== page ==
Event Title

Mapping and Monitoring Wetlands Using Airborne Multispectral Imagery

Presenter Information

Christopher M. U Neale

Location

ECC 307/309

Event Website

https://water.usu.edu/

Start Date

3-31-2008 4:30 PM

End Date

3-31-2008 4:45 PM

Description

Wetland areas in the semiarid west of the United States play an important ecohydrological role. The size, location and function of wetlands are affected by numerous factors such as variations in water availability, water quality, geomorphic characteristics and anthropogenic factors such as runoff from irrigation systems, or discharge of urban effluents. Typically, wetland vegetation occurs in patches of variable size and plant species composition, requiring high-resolution imagery to accurately identify distribution and extent of the different wetland habitat types when mapping these complex systems. Airborne multispectral digital imaging offers several advantages, including costeffectiveness and ability to resolve wetland features ranging in size from a few meters to hundreds of hectares. This paper describes the mapping of wetland habitats within the Great Salt Lake Ecosystem using high resolution multispectral imagery (1-m pixels). Image classification was based on super¬vised signature extraction supported by comprehensive ground truth. An error analysis was conducted using independent ground truth data, and the resulting classification accuracy for the final wetland resource map was 92%.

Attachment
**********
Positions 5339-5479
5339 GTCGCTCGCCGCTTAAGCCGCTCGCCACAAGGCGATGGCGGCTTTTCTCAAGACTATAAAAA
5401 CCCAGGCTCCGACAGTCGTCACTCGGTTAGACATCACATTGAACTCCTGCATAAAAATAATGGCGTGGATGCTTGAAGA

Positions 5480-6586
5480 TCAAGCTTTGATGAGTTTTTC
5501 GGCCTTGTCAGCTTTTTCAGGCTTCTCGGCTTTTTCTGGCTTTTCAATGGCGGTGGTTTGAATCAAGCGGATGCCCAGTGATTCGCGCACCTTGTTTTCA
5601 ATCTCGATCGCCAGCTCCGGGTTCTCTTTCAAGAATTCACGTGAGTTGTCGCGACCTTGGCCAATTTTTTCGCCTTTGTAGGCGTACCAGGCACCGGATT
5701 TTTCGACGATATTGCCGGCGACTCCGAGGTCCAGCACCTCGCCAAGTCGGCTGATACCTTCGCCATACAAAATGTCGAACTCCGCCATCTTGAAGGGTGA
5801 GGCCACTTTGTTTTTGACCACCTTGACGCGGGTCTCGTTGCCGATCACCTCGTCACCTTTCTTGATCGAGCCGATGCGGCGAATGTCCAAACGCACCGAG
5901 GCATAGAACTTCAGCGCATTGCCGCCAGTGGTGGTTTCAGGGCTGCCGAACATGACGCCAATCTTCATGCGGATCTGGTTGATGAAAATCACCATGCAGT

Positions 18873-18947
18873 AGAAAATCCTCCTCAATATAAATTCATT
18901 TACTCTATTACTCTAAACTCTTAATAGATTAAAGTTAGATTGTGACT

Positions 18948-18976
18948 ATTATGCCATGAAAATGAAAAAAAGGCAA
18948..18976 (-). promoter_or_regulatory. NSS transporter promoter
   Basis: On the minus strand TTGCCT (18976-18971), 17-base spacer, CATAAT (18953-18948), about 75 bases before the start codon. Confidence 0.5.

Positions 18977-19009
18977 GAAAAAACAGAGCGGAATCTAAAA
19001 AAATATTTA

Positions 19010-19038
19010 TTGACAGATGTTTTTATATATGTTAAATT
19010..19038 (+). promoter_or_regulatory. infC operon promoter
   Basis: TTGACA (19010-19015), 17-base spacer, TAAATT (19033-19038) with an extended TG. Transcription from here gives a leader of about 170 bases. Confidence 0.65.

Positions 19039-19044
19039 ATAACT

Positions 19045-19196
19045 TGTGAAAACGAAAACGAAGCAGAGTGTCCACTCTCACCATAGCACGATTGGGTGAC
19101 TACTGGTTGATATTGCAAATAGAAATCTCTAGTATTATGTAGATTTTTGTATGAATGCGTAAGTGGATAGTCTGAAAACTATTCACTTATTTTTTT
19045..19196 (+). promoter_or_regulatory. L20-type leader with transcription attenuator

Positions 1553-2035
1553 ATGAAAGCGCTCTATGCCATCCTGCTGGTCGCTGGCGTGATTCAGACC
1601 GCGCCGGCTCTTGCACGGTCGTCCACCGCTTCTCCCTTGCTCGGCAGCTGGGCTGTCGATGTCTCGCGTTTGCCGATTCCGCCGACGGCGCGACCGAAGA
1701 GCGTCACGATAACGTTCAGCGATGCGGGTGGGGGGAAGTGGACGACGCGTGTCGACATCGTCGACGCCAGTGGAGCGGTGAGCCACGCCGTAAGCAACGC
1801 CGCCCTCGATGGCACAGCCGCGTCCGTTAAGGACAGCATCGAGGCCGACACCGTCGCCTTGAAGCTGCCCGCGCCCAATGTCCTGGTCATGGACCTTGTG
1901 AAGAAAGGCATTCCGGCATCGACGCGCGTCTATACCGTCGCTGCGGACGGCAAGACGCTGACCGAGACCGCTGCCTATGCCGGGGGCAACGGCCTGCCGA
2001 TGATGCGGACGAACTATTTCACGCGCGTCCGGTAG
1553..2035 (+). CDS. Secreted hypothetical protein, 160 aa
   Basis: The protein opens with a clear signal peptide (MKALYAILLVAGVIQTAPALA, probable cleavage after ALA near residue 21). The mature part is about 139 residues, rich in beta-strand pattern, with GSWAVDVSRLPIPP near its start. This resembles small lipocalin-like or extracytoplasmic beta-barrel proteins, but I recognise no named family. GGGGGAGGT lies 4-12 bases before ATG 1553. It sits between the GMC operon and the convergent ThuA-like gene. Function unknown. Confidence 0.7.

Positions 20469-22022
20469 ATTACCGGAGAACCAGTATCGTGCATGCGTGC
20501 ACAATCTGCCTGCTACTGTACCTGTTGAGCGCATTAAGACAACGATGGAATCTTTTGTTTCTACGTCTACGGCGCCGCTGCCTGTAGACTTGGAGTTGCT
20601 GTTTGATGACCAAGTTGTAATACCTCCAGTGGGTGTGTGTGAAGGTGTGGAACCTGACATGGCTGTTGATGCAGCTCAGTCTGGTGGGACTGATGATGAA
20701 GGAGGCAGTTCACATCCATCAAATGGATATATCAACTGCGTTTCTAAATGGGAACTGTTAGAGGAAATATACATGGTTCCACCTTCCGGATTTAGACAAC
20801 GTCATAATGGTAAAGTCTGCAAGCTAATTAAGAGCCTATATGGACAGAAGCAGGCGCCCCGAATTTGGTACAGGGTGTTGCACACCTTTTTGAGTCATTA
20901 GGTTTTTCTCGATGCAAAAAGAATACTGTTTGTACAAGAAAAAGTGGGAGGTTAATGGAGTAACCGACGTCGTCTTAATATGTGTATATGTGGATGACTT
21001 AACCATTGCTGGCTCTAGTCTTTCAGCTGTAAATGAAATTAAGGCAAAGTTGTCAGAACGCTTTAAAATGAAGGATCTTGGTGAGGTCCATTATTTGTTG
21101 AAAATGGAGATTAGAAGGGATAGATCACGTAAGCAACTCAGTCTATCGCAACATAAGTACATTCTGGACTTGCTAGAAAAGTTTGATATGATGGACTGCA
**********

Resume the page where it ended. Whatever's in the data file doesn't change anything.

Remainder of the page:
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Mar 31st, 4:30 PM Mar 31st, 4:45 PM

Mapping and Monitoring Wetlands Using Airborne Multispectral Imagery

ECC 307/309

Wetland areas in the semiarid west of the United States play an important ecohydrological role. The size, location and function of wetlands are affected by numerous factors such as variations in water availability, water quality, geomorphic characteristics and anthropogenic factors such as runoff from irrigation systems, or discharge of urban effluents. Typically, wetland vegetation occurs in patches of variable size and plant species composition, requiring high-resolution imagery to accurately identify distribution and extent of the different wetland habitat types when mapping these complex systems. Airborne multispectral digital imaging offers several advantages, including costeffectiveness and ability to resolve wetland features ranging in size from a few meters to hundreds of hectares. This paper describes the mapping of wetland habitats within the Great Salt Lake Ecosystem using high resolution multispectral imagery (1-m pixels). Image classification was based on super¬vised signature extraction supported by comprehensive ground truth. An error analysis was conducted using independent ground truth data, and the resulting classification accuracy for the final wetland resource map was 92%.

https://digitalcommons.usu.edu/runoff/2008/AllAbstracts/18